The next article originated as a Twitter thread written by Ryan Shead, a political pundit and business owner from Arizona. In his thread, Shead sets out to answer the question, why do liberals think Trump supporters are stupid? As I said, it bothers me to hear Trump supporters referred to as stupid, but there’s no arguing with the examples Shead provides. There’s just no explaining why otherwise smart, decent people approve of the things Trump says and does.
The final article also originated as a Twitter thread written by Rev. Sean Muldowney, a small church pastor who speaks to the changes he saw in his congregation that paralleled Trump’s political rise. Rev. Muldowney’s words really struck me because he describes exactly what I witnessed: otherwise decent people sucked in by a con artist posing as a Christian. Muldowney’s Twitter thread is a disturbing, but enlightening read.
Why Do British People Not Like Donald Trump?
(Lightly edited for clarity)
A few things spring to mind. Trump lacks certain qualities which the British traditionally esteem. For instance, he has no class, no charm, no coolness, no credibility, no compassion, no wit, no warmth, no wisdom, no subtlety, no sensitivity, no self-awareness, no humility, no honour and no grace – all qualities, funnily enough, with which his predecessor Mr. Obama was generously blessed. So for us, the stark contrast does rather throw Trump’s limitations into embarrassingly sharp relief.
Plus, we like a laugh. And while Trump may be laughable, he has never once said anything wry, witty or even faintly amusing – not once, ever. I don’t say that rhetorically, I mean it quite literally: not once, not ever. And that fact is particularly disturbing to the British sensibility – for us, to lack humour is almost inhuman. But with Trump, it’s a fact. He doesn’t even seem to understand what a joke is – his idea of a joke is a crass comment, an illiterate insult, a casual act of cruelty.
Trump is a troll. And like all trolls, he is never funny and he never laughs; he only crows or jeers. And scarily, he doesn’t just talk in crude, witless insults – he actually thinks in them. His mind is a simple bot-like algorithm of petty prejudices and knee-jerk nastiness.
There is never any under-layer of irony, complexity, nuance or depth. It’s all surface. Some Americans might see this as refreshingly upfront. Well, we don’t. We see it as having no inner world, no soul. And in Britain we traditionally side with David, not Goliath. All our heroes are plucky underdogs: Robin Hood, Dick Whittington, Oliver Twist. Trump is neither plucky, nor an underdog. He is the exact opposite of that. He’s not even a spoiled rich-boy, or a greedy fat-cat. He’s more a fat white slug. A Jabba the Hutt of privilege.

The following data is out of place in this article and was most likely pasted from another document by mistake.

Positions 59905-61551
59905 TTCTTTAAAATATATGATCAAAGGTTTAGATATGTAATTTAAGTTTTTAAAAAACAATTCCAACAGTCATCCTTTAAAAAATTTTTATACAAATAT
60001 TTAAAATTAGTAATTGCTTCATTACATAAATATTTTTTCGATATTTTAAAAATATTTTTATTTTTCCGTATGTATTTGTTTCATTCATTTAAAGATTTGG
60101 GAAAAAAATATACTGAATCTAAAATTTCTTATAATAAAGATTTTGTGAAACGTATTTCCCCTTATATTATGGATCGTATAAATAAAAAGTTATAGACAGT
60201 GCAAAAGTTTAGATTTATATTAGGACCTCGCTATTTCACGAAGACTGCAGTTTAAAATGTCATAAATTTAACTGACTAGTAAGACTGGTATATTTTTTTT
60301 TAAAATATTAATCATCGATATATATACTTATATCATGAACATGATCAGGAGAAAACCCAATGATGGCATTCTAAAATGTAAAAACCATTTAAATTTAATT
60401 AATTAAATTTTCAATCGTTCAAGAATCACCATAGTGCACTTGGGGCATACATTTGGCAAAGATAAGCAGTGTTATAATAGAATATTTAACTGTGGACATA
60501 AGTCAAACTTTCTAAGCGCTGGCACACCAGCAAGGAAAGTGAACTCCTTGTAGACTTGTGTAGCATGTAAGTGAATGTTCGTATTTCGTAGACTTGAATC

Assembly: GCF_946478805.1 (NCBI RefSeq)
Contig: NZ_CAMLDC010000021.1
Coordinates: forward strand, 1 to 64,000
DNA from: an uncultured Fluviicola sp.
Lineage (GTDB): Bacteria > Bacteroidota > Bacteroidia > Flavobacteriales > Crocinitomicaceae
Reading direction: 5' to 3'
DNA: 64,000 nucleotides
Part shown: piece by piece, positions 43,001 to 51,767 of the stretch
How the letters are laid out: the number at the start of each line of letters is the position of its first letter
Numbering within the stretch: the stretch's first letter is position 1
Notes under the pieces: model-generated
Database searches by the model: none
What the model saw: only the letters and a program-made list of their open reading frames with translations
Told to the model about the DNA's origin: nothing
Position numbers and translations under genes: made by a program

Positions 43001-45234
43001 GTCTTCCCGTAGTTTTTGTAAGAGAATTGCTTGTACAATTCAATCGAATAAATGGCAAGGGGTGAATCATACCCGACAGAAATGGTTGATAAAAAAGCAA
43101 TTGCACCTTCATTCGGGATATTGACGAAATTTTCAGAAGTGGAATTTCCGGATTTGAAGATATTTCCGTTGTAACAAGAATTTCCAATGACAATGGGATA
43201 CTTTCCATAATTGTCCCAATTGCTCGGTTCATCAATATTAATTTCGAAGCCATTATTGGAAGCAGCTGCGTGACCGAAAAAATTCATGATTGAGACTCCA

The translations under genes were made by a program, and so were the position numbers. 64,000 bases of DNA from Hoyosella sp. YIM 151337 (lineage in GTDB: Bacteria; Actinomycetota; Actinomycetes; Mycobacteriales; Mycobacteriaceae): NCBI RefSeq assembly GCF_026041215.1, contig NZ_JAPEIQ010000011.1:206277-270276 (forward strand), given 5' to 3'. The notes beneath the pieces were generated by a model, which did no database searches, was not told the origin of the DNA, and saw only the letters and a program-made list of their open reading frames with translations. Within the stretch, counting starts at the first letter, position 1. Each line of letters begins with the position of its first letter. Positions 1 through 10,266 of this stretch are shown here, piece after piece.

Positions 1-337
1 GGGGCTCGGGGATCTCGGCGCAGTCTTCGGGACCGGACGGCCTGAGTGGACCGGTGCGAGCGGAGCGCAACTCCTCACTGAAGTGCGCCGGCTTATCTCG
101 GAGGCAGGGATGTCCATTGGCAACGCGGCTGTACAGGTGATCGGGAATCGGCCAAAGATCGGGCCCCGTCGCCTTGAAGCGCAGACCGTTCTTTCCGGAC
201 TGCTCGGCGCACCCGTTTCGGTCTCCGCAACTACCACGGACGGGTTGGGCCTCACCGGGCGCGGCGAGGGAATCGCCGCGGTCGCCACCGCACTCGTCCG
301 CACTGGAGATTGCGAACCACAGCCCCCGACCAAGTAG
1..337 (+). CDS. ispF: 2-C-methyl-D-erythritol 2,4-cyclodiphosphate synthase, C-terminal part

And worse, he is that most unforgivable of all things to the British: a bully. That is, except when he is among bullies; then he suddenly transforms into a sniveling sidekick instead. There are unspoken rules to this stuff – the Queensberry rules of basic decency – and he breaks them all. He punches downwards – which a gentleman should, would, could never do – and every blow he aims is below the belt. He particularly likes to kick the vulnerable or voiceless – and he kicks them when they are down.
So the fact that a significant minority – perhaps a third – of Americans look at what he does, listens to what he says, and then think ‘Yeah, he seems like my kind of guy’ is a matter of some confusion and no little distress to British people, given that:
- Americans are supposed to be nicer than us, and mostly are.
- You don’t need a particularly keen eye for detail to spot a few flaws in the man.
This last point is what especially confuses and dismays British people, and many other people too; his faults seem pretty bloody hard to miss. After all, it’s impossible to read a single tweet, or hear him speak a sentence or two, without staring deep into the abyss. He turns being artless into an art form; he is a Picasso of pettiness; a Shakespeare of shit. His faults are fractal: even his flaws have flaws, and so on ad infinitum. God knows there have always been stupid people in the world, and plenty of nasty people too. But rarely has stupidity been so nasty, or nastiness so stupid. He makes Nixon look trustworthy and George W look smart. In fact, if Frankenstein decided to make a monster assembled entirely from human flaws – he would make a Trump.
And a remorseful Doctor Frankenstein would clutch out big clumpfuls of hair and scream in anguish: ‘My God… what… have… I… created?’ If being a twat was a TV show, Trump would be the boxed set.
— Nate White
Twitter Thread from Ryan Shead